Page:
The cost of prescriptions has gone up by 25 per cent in the past decade, with the total bill amounting to £1.3 billion in the last year.
New figures from NHS Scotland also show paracetamol and aspirin are among the most commonly dispensed medications in the country.
The total bill for prescriptions represents an increase of 3.3 per cent on the previous year and is 25.7 per cent more expensive than ten years ago. The overall cost amounted to almost £250 per person in Scotland.
The cost of prescriptions has been covered by taxpayers in Scotland since April 2011, a policy introduced by the SNP government. Opposition parties last night criticised the Scottish Government over the rising bill.
Scottish Conservative health spokesman Miles Briggs accused the SNP of “total mismanagement” of the health service, while Labour called for additional funding in the NHS.
The latest figures showed 103.4 million items were dispensed on prescription in 2017-18 – a 20.5 per cent increase from the total of 85.8 million items ten years ago.
Pregabalin, used to treat epilepsy and chronic pain, had the highest total gross ingredient cost in 2017-18, at £36.38 million.
Meanwhile, the most commonly prescribed medication was omeprazole – which is used to treat indigestion, acid reflux and stomach ulcers – with a total of 3.59 million prescriptions being issued.
Painkillers paracetamol and aspirin – both of which are also available over the counter without a prescription – were the fourth and eighth most commonly issued prescriptions, at 2.5 million and 2.01 million respectively.
Reasons for the increase in the number of prescriptions issued over the decade include an ageing population and more people living with long-term conditions, the NHS report said.
The report stated: “The volume and cost of dispensed medicines and provision of pharmacy services within the community in Scotland has increased over the last ten years due to a range in factors, including an aging population, newly available drugs and a shift from secondary to primary care for a number of high-cost medicines.”
Across Scotland as a whole, the amount spent on prescriptions amounted to an average of £248.79 for 2017-18. But the figures vary widely by area.
In the NHS Greater Glasgow and Clyde area – which is Scotland’s largest health board – that figure rose to £271.30 per person, while NHS Orkney had the lowest average cost at £206.28 per person.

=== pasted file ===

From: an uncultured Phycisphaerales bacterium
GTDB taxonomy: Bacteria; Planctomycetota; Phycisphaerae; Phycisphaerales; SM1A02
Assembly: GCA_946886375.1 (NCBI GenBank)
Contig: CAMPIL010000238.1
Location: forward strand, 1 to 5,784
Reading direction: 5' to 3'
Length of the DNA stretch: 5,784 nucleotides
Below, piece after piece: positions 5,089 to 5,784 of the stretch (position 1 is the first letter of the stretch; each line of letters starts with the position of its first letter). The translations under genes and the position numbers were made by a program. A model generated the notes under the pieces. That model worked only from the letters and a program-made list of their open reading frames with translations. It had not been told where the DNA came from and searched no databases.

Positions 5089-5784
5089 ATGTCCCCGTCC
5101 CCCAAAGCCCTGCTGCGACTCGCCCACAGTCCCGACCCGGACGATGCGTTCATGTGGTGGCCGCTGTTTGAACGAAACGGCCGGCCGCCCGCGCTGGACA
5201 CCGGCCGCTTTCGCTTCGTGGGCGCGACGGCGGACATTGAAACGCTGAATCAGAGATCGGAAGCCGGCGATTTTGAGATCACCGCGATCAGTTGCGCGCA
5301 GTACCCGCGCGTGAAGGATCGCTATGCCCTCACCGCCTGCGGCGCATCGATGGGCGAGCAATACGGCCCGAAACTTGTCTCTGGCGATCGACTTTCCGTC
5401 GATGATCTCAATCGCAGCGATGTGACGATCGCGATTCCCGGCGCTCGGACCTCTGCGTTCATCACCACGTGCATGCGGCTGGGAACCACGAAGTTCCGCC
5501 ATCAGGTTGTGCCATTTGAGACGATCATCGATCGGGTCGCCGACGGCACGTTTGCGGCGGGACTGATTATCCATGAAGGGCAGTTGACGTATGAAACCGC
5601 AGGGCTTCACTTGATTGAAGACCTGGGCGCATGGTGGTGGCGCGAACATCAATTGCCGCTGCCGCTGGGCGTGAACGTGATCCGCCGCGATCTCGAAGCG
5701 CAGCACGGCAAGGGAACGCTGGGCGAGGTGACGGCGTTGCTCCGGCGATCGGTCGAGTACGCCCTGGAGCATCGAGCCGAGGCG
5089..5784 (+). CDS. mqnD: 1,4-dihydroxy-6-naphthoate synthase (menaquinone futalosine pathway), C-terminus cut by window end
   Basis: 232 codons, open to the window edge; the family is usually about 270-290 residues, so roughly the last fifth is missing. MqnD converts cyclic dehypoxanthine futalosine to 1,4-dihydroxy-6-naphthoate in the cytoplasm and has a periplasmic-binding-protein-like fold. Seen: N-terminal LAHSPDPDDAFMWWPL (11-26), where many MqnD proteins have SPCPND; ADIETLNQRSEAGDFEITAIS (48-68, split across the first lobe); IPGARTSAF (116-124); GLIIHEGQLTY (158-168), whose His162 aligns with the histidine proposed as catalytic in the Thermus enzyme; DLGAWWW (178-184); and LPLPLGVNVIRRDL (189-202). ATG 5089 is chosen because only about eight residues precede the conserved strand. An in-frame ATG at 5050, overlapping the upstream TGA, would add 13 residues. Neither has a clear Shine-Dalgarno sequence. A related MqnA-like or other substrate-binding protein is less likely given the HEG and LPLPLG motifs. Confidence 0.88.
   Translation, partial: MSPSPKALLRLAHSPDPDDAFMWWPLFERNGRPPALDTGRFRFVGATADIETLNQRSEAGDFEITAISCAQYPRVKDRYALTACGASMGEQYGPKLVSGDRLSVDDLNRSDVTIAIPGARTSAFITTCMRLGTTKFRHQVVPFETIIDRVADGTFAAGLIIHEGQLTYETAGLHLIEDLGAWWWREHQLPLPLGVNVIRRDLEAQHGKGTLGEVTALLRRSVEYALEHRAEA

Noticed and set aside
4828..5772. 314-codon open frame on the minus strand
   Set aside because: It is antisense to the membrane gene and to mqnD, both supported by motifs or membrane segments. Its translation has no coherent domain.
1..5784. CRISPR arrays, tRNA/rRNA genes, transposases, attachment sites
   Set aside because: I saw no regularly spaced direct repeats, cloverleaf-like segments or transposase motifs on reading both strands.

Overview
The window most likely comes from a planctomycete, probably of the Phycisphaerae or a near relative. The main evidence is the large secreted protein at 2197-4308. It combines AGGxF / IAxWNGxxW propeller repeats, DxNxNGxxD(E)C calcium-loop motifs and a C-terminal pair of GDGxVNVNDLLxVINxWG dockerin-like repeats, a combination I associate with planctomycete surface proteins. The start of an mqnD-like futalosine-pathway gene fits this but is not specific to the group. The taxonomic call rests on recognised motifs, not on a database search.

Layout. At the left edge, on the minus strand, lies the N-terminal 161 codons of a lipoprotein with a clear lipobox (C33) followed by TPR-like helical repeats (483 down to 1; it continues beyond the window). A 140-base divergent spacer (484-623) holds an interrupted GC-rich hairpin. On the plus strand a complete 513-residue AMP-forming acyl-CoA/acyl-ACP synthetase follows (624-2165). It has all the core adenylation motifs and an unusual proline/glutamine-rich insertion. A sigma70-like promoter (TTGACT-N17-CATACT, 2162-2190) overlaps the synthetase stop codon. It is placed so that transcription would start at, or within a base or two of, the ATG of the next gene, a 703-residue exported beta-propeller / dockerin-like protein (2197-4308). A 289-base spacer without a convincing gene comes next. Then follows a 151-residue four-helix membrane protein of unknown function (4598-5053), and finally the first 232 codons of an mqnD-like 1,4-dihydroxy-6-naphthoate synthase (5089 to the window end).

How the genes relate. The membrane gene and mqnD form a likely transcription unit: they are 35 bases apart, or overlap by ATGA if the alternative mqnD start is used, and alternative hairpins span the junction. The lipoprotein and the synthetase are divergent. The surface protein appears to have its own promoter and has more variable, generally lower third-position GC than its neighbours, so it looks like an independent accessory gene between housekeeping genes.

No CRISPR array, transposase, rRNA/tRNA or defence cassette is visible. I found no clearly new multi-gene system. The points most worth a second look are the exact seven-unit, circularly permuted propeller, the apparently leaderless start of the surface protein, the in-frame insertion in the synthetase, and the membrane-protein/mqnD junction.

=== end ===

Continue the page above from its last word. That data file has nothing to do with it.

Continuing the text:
Mr Briggs added: “Given the financial strain our NHS is already under, it’s concerning to see the cost of prescriptions rising further.
“With drugs such as paracetamol and aspirin often cheaper to purchase over the counter, we need to ensure that we are getting value for money for our NHS.”
Meanwhile, Scottish Labour health spokesman Anas Sarwar said: “As more Scots continue to live longer, prescription costs are almost bound to rise due to more people living with long-term conditions that require treatment.
“This presents challenges not only for prescriptions but for a range of other services such as social care and GP practices.
“The SNP government is not rising to meet these challenges currently.
“Nursing vacancies are on the rise and more GP practices are closing their lists showing the strain on already under-resourced staff.”
Health Secretary Jeane Freeman said the increase in costs for drugs dispensed in the community is “in line” with the anticipated trend and reflects the fact that more patients are being treated closer to home with specialist medicines traditionally reserved for hospital use.
She added: “These new treatments deliver better outcomes for patients and are best value for money for the NHS. However, we expect NHS Scotland to always look for opportunities to work with pharmaceutical companies to reduce the cost for drugs wherever possible.
“Supply issues, an ageing population, increasingly complex health care needs, more people living with long-term conditions, and the impact of the volatility in the value of the pound in recent years are also contributory factors to increased costs.”
But she also said: “Legislation controlling what the NHS pays for medicines and supplies is currently reserved to the UK government and we are continuing to press them to ensure we can get best value.”
In May, The Scotsman’s sister paper Scotland on Sunday revealed that the country’s 14 health boards have spent more than £57m on providing free paracetamol alone since charging for prescriptions was scrapped by the SNP government in 2011.
Before it was abolished in 2011, the £3 prescription charge raised £57m for the health service in Scotland.
At present a charge of £8.80 is made for each item on prescription on the NHS in England, although some people are exempt because of their age, income or medical condition.
Free prescriptions are seen as a tool to reduce health inequalities and a way to ensure people with long-term conditions are able to keep taking their medicines.
Under devolution, Wales was the first part of the UK to make prescriptions free, in 2007. Northern Ireland followed in 2010.